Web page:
Since that was the only knife that SpeedTech ever produced and they only made 200 of them, the design was ripe for bringing back into production, and Jim O’Young (the knife’s designer) found an eager partner with We Knife Company.

The Synergy 2 still features integral construction, although it uses titanium instead of the aluminum on the original. It comes with a sturdy frame lock rather than the button lock, and instead of a thumb stud, it is equipped with a flipper. We Knife Co. does flippers very well and the action is excellent. Blade steel is M390 and in addition to the trailing point blade like the original, there will also be a tanto blade. The history behind the knife is cool enough on its own but it certainly helps that the profile is still distinctive and eye-catching even after all these years.

Chris Reeve Sebenza 31

One of the biggest pieces of news from the show is the new version of the classic Chris Reeves Sebenza. The new Sebenza 31 looks great and it’s going to supersede the Sebenza 21.

It still looks like a Sebenza should but small improvements have made it even better. They’ve incorporated the ceramic lock bar interface that appears in the Inkosi for more longevity and they’ve also angled the pocket clip so that it no longer rests on the lock bar.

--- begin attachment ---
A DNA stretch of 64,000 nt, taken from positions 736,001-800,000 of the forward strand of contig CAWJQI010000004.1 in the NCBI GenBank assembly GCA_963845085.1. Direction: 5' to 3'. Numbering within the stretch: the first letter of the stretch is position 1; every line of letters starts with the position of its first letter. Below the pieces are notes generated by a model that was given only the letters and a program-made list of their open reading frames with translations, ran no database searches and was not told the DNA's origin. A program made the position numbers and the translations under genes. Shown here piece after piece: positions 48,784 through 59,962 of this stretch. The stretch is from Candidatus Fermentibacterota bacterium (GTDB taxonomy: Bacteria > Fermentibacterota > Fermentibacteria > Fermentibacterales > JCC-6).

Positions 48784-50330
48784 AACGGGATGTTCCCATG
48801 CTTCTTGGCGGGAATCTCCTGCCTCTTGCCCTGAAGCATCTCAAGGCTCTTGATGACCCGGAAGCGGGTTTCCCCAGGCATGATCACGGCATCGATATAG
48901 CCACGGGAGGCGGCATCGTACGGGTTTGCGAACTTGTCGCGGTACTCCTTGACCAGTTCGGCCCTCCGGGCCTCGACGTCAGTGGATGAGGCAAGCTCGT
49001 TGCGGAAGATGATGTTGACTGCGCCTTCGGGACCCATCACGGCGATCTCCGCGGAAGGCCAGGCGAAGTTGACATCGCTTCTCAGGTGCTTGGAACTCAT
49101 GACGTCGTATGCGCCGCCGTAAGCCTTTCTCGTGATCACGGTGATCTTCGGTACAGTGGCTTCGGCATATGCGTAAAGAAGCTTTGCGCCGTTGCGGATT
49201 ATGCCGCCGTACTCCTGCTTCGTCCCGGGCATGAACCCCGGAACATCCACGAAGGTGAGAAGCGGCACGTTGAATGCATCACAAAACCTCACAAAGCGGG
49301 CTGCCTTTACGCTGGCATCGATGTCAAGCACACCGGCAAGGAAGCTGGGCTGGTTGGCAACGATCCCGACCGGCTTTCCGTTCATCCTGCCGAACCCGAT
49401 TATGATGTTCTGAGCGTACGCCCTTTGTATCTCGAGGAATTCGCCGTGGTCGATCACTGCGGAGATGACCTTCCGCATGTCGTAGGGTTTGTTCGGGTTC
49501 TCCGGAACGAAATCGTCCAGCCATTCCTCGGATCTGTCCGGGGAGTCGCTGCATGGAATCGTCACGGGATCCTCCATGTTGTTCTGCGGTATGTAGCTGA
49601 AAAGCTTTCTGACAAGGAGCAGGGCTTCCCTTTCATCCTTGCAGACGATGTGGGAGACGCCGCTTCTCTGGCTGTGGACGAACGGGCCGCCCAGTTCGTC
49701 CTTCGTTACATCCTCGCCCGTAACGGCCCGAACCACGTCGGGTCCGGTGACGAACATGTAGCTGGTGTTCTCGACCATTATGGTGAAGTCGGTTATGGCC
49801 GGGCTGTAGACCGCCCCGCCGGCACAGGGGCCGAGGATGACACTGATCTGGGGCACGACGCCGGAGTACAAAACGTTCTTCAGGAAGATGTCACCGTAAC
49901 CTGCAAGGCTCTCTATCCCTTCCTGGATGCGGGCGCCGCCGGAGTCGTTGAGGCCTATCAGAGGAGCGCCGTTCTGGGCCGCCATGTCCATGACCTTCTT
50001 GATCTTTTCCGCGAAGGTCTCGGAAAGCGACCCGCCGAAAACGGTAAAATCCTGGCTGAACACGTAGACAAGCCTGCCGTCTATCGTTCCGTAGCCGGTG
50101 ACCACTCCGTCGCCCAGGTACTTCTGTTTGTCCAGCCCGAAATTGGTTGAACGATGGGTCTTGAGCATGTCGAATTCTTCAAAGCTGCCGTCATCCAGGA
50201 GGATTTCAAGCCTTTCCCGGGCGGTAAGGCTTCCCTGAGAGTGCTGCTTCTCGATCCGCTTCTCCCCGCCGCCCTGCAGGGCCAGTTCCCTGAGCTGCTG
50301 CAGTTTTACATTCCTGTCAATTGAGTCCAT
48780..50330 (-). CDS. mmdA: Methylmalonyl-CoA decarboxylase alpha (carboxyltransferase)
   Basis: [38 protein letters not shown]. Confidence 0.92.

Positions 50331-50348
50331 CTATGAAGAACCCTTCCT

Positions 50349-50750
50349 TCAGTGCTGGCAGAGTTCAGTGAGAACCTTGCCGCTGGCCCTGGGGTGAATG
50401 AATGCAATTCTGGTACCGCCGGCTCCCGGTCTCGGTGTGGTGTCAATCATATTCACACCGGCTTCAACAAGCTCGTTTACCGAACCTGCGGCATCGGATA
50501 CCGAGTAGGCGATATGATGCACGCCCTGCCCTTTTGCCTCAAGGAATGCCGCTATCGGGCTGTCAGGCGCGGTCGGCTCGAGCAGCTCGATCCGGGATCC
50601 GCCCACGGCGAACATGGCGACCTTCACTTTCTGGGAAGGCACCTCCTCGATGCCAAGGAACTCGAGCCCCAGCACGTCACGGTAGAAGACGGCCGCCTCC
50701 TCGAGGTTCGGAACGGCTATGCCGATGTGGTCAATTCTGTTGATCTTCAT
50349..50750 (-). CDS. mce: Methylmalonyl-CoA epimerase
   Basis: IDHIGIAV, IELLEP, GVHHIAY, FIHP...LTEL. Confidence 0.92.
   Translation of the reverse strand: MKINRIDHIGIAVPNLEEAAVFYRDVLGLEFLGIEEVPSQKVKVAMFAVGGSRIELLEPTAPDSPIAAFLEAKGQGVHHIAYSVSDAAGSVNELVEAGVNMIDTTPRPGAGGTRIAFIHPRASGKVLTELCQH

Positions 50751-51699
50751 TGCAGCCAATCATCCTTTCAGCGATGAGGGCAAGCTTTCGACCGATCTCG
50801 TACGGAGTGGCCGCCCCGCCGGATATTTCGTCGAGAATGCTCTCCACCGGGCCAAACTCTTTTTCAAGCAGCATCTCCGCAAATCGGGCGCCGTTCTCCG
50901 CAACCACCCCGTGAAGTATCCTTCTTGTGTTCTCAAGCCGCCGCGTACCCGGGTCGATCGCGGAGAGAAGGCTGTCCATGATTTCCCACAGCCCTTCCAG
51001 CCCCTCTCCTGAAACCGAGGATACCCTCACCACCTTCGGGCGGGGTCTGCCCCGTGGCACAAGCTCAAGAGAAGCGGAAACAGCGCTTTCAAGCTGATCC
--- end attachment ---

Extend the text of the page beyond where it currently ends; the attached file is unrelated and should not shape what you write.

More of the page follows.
The biggest visual difference comes on the inlaid models. Rather than the two strips of inlay like you see on the 21, they’ve fitted a larger, single-piece inlay that can really show off the grain of the wood when using some of those nicer materials. All in all, it looks like the Sebenza 31 is set to maintain its position as one of the most desirable production knives in the world.

Benchmade/Work Sharp Edge Maintenance Tool

Next up are a few items that are on my short list to purchase myself. First is the EDC Edge Maintenance Tool from Benchmade and Work Sharp. I’m a big advocate of using a strop to maintain a keen edge but they’ve never been easy to carry in a pocket until now.